Library of Congress

Law Library of Congress

The Library of Congress > Law Library > News & Events > Global Legal Monitor

European Union: European Court of Justice Rules Sellers Must Inform Consumers of Fee-Incurring Preloaded and Preinstalled Services on SIM Cards

(Sept. 28, 2018) On September 13, 2018, the European Court of Justice (ECJ) held that selling SIM cards with preinstalled and preloaded fee-incurring services constitutes an aggressive unfair commercial practice. It stated that consumers must be informed in advance of such services so that they can make a free choice. The ECJ concluded that such behavior from sellers can be characterized as “inertia selling,” which is prohibited as an aggressive unfair practice according to the Unfair Commercial Practices Directive of the European Union (EU). (Joined Cases C‑54/17 and C‑55/17, Autorità Garante della Concorrenza e del Mercato (‘AGCM’) v. Wind Tre SpA and AGCM v. Vodafone Italia Spa, Sept. 13, 2018, ECLI:EU:C:2018:710, InfoCuria website; Directive 2005/29/EC of the European Parliament and of the Council of 11 May 2005 Concerning Unfair Business-to-Consumer Commercial Practices in the Internal Market and Amending Council Directive 84/450/EEC, Directives 97/7/EC, 98/27/EC and 2002/65/EC of the European Parliament and of the Council and Regulation (EC) No 2006/2004 of the European Parliament and of the Council (Unfair Commercial Practices Directive) arts. 5, 8, 2005 O.J. (L 149) 22, EUR-Lex website.)

Facts of the Case

The plaintiffs in the case, the telecommunications operators Wind Telecomunicazioni (now Wind Tre) and Vodafone Omnitel (now Vodafone Italia), were fined by the Italian competition authority AGCM for selling SIM cards on which fee-incurring internet browsing services and voicemail services had been preloaded and preactivated. Users were not informed of these facts and had to expressly ask for the services to be deactivated. (Joined Cases C‑54/17 and C‑55/17 at 23 & 24.) The AGCM categorized these practices as prohibited aggressive commercial practices. (Id. at 24.) The plaintiffs appealed those decisions. (Id. at 25.) The Italian Consiglio di Stato (Court of Appeals) decided to stay the proceedings and request a preliminary ruling from the ECJ on whether the conduct of the companies constitutes “inertia selling” or, more broadly, an “aggressive commercial practice” within the meaning of the Unfair Commercial Practices Directive as implemented into Italian law. (Id. at 34.)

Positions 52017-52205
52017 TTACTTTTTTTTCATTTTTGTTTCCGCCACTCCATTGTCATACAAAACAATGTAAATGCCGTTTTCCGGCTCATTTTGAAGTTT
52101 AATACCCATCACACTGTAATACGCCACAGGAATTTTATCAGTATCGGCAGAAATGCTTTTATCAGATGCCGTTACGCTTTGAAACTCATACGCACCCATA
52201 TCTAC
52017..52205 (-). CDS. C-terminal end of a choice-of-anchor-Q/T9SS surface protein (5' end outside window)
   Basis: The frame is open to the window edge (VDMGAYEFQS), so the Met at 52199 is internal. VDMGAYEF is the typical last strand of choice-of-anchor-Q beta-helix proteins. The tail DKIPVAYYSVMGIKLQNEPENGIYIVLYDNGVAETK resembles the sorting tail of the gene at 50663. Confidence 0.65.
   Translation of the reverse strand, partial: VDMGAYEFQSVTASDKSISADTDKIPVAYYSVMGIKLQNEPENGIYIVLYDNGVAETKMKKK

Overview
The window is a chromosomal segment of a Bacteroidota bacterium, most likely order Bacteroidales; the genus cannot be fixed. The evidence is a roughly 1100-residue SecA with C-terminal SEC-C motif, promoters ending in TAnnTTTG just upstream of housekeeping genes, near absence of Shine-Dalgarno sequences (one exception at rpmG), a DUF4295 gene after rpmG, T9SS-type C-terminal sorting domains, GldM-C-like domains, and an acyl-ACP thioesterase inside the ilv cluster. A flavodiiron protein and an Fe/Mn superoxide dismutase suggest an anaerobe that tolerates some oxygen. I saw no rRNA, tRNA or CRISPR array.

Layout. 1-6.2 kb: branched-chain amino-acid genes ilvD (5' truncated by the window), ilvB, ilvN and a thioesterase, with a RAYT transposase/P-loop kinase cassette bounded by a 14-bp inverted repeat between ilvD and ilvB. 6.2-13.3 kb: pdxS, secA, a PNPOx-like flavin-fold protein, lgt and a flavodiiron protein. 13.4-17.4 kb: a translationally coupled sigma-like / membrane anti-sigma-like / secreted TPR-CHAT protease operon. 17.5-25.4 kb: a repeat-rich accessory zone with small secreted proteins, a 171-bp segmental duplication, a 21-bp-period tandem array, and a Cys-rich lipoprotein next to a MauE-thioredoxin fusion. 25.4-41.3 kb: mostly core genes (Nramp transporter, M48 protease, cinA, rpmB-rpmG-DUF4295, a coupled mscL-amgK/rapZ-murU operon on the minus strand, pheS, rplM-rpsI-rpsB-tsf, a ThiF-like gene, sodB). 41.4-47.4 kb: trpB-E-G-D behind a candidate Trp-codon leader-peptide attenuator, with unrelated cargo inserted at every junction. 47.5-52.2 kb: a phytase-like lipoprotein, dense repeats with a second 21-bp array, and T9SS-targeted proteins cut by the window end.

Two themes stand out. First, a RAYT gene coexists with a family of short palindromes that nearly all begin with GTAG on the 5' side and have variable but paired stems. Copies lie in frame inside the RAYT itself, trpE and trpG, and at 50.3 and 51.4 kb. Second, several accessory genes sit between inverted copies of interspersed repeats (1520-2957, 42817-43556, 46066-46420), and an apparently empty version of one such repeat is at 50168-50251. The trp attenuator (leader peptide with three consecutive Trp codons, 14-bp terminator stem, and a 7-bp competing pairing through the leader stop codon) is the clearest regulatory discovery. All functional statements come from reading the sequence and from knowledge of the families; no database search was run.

Legal Framework

Article 5 of the Unfair Commercial Practices Directive prohibits unfair commercial practices. In particular, commercial practices are categorized as unfair when they are aggressive. Article 8 defines a commercial practice as “aggressive” if

in its factual context, taking account of all its features and circumstances, by harassment, coercion, including the use of physical force, or undue influence, it significantly impairs or is likely to significantly impair the average consumer’s freedom of choice or conduct with regard to the product and thereby causes him or is likely to cause him to take a transactional decision that he would not have taken otherwise.

Article 9 provides guidance to determine whether a commercial practice uses harassment, coercion, or undue influence.

Annex I contains a list of commercial practices that are in all circumstances considered unfair. Point 29 under the title “Aggressive commercial practices” states that “demanding immediate or deferred payment for … products supplied by the trader, but not solicited by the consumer … (inertia selling)” constitutes an unfair commercial practice.


The ECJ stated that neither the provision of the services on the SIM card nor the billing of those services by the trader were contested. The only question to be answered was whether these services were solicited by the consumer. (Id. at 44.) It noted that article 8 of the Unfair Commercial Practices Directive defines an “aggressive commercial practice” as impairing the consumer’s freedom of choice. The ECJ concluded that for a service to be solicited the consumer must have made a free choice and be given clear and adequate information. (Id. at 45.) It held that information given before a contract is concluded, in particular with regard to pricing, is essential and determining information for the consumer. (Id. at 46 & 47.)

The ECJ ruled that in the present case, the consumer had been informed neither of the preloaded services nor of the costs and was therefore unable to make a free choice and hence solicit the services. (Id. at 48.) In the opinion of the Court, it was irrelevant that some of the services in question required conscious actions by the consumer or that they could have been deactivated, because the consumer might not be aware of the services until they are first billed. (Id. at 49 & 50.) Finally, the ECJ stated that the Unfair Commercial Practices Directive relies on the average consumer, “who is reasonably well informed and reasonably observant and circumspect, taking into account social, cultural and linguistic factors.” (Id. at 51; Unfair Commercial Practices Directive, recital 18.) Average consumers might not be aware of such preloaded and preactivated services on a SIM card, and some consumers might inadvertently load them or not be aware of how these services can be deactivated, although this is up to the national court to verify. (Joined Cases C‑54/17 and C‑55/17 at 52.) The ECJ concluded that the term “inertia selling” as defined in annex I of the Unfair Commercial Practices Directive covers the conduct in question. (Id. at 53.)